Mr Sheraton's father was an early settler In Rockhampton. He opened the first cafe in the city, which was known as the London Cafe, and was situated where the New Star Cafe now stands. He introduced the small goods section to Lakes Creek, in later years he opened up a butchering business in Mt Morgan. He carried the first piano from Rockhampton over Razorback to Mt Morgan. In searching for cattle in the Calliungal district Mr Sheraton, sen., became lost. After 10 days and 12 nights in the bush he was found. He contracted pneumonia and died in the Rockhampton Hospital.

When Mr Sid May was asked If he remembered travelling with Harry Hickson and Lou Sheraton on Cobb and Co.’s coaches, he said he had made many journeys with them. He remembered Harry Hickson particularly well because he was an excellent billiards player-one well above the average.

Other drivers Mr May remembered were Bill White, Mick Egan, Alf Lewis and the Richardson brothers (2). White was on the run from Longreach to Winton. Mick Egan was on the "down the river" run (down the Thomson River from Longreach to Jundah). Alf Lewis drove from Blackall to Tambo. Alf Lewis used to harness up a team of seven greys.

"Believe me," said Mr May, "it was a great sight to see this team stepping out from Northampton Downs to the Northampton Hotel. This hotel was kept by the Russells, but it has now vanished. The Russells went to Townsville. One of them I met In Townsville; he owns a good racing performer In Attu."


Mr May said travellers were great company on the coaches. The coaches had flaps which could be dropped. These were supposed to keep out the dust, but in dry weather one could always bet on arriving at his destination weighed down with a thick layer of dust. In wet weather there were many rough experiences. The coaches had leather braces Instead of steel springs. With mails, parcels and passengers aboard, the coach swayed like a ship on a choppy sea. There was always competition for the box seat, for which an extra 6/- had to be paid.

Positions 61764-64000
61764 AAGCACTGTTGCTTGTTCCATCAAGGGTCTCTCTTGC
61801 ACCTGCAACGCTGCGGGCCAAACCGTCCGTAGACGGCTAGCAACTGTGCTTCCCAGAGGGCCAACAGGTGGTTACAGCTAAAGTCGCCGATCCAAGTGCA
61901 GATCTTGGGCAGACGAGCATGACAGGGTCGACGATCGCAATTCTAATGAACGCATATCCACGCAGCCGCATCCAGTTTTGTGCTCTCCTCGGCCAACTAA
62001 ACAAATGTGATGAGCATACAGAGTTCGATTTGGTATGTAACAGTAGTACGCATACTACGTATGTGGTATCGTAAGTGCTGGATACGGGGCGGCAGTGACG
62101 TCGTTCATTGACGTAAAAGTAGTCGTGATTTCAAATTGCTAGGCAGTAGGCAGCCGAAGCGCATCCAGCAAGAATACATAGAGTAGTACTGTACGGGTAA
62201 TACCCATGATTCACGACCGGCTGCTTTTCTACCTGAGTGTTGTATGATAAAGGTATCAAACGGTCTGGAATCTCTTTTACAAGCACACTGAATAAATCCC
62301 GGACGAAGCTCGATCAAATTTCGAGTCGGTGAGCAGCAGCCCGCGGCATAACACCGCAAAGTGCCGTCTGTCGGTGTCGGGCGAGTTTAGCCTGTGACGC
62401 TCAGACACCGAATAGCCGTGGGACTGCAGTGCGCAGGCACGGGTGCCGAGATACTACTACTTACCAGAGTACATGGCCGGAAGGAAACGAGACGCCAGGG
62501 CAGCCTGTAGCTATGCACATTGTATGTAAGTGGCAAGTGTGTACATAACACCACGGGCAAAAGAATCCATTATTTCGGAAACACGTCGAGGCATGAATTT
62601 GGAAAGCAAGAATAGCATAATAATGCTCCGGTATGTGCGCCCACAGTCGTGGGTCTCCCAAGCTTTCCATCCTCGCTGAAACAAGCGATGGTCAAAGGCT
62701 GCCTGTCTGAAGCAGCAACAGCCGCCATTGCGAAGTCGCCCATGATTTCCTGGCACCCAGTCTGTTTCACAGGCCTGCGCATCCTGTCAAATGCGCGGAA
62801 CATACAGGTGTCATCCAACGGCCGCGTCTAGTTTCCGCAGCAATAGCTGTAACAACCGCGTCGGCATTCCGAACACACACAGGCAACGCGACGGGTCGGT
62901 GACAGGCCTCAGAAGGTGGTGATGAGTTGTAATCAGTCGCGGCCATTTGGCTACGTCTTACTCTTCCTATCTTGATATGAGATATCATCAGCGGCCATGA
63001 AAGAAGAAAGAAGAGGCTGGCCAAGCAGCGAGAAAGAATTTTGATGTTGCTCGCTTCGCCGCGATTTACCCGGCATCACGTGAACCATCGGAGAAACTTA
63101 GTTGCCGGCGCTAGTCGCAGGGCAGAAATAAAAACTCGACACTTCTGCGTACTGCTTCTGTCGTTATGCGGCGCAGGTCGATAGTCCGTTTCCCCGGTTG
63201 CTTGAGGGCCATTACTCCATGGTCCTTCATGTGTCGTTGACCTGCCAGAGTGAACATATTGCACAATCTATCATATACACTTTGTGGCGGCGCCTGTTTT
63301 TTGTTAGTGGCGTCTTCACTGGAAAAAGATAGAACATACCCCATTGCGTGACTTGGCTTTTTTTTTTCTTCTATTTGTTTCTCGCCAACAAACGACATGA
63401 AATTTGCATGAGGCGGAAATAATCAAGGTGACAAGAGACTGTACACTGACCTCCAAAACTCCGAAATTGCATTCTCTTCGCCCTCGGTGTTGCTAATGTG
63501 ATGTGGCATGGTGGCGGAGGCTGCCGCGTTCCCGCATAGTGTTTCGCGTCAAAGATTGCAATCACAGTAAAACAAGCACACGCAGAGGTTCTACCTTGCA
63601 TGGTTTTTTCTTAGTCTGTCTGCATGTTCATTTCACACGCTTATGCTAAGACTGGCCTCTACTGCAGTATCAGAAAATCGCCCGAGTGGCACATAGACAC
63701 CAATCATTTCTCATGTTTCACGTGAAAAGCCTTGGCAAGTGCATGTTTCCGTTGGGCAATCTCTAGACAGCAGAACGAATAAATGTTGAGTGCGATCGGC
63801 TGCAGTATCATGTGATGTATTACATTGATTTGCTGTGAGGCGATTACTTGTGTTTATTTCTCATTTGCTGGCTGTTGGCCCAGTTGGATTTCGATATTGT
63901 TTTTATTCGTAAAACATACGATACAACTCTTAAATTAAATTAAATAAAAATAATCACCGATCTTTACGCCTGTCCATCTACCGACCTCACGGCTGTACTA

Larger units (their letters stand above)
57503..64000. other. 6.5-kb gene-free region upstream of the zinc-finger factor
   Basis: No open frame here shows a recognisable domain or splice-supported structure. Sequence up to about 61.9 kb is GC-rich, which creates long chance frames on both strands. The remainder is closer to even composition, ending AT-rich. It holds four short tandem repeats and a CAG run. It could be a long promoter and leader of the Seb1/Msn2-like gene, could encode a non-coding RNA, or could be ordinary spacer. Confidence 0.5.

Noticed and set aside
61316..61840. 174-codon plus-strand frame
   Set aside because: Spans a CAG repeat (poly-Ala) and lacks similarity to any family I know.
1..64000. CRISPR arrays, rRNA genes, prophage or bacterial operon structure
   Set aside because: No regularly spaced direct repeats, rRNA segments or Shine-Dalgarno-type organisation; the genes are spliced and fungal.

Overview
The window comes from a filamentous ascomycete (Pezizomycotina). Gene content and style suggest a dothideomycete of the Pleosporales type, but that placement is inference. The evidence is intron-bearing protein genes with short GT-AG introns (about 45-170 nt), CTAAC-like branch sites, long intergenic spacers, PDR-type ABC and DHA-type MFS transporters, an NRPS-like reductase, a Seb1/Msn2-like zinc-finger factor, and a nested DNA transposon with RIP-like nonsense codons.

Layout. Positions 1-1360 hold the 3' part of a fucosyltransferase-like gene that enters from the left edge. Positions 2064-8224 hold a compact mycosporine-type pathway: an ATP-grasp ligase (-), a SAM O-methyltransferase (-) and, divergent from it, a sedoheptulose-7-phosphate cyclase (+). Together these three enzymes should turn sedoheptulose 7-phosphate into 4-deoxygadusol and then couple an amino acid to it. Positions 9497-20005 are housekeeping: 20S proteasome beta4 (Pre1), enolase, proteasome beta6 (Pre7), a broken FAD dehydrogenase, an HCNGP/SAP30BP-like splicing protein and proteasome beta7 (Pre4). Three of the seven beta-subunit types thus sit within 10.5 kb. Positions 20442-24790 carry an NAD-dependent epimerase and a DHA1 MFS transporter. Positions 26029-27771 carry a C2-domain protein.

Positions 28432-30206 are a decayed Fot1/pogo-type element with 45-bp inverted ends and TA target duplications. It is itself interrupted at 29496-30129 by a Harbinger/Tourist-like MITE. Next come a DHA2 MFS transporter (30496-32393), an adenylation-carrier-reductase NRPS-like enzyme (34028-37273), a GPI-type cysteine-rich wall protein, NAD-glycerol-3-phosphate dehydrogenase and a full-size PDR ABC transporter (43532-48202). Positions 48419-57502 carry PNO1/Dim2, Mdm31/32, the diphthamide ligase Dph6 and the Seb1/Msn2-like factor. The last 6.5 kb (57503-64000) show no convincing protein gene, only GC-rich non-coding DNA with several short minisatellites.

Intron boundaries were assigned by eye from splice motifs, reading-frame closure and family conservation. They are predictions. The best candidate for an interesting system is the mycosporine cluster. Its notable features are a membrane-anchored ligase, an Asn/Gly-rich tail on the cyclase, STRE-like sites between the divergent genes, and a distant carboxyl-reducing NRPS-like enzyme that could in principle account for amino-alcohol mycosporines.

In those days Sid May travelled for David Halliday Co. Ltd, boot manufacturers. Other knights of the road Mr May remembered were Joe Edgley (who travelled for Walter Reid), Bill Minnie (for Headricks), Arthur Dearman (for Denhams), Billy Badger (for Robert Reid and Co.), Harry May (for David Storey and Co., Sydney).

"They were a happy crowd," said Mr May. "Early morning starts were a feature of Cobb -and Co.s service; In winter time it would be dark. We carried our own waterbags. When the destination was reached everyone would be tired, sunburnt and as red as a lobster."

"But in those good old days we had no rationing, there was plenty of beer, plenty of butter and there was no need to worry about petrol," he added.

Mr May related an incident which cost him 25/-. Not desiring to spend Christmas out in the Never Never, he decided to make his way home to Rockhampton. So he took a horse at Muttaburra and rode to Longreach, a distance of 78 miles. Cobb and Co. charged him 25/- for the use of the horse.

Asked if it was a fact that he had bought all the Vaseline in Longreach after his ride, Mr May. said it took considerable application; before his flesh was back to normal.

Reminded of his episode when he was thrown from a horse, Mr May said the incident occurred at Fairfield. The mail box consisted of a kerosene tin nailed on to a stick.

He reached forward to lift the bag from the tin, intending to throw the bag over his shoulder. However, the horse had other Ideas with dire consequences to Sid. He added that collecting the mails by horse was not easy for an amateur. It meant carrying a bag slung over the shoulder for sometimes 16 miles.

Mr May told the story of a Jew who wanted to get from Muttaburra to Longreach. He had patronised an opposition coach, so Cobb and Co. refused to take him and his baggage to Longreach. The Jew, not to be beaten, bought a reel of brown paper. He packed his samples In 1 lb. parcels and posted them. Cobb . and Co. carried them without even knowing that they belonged to the Jew, who was a traveller for Hertzbergs, of Brisbane.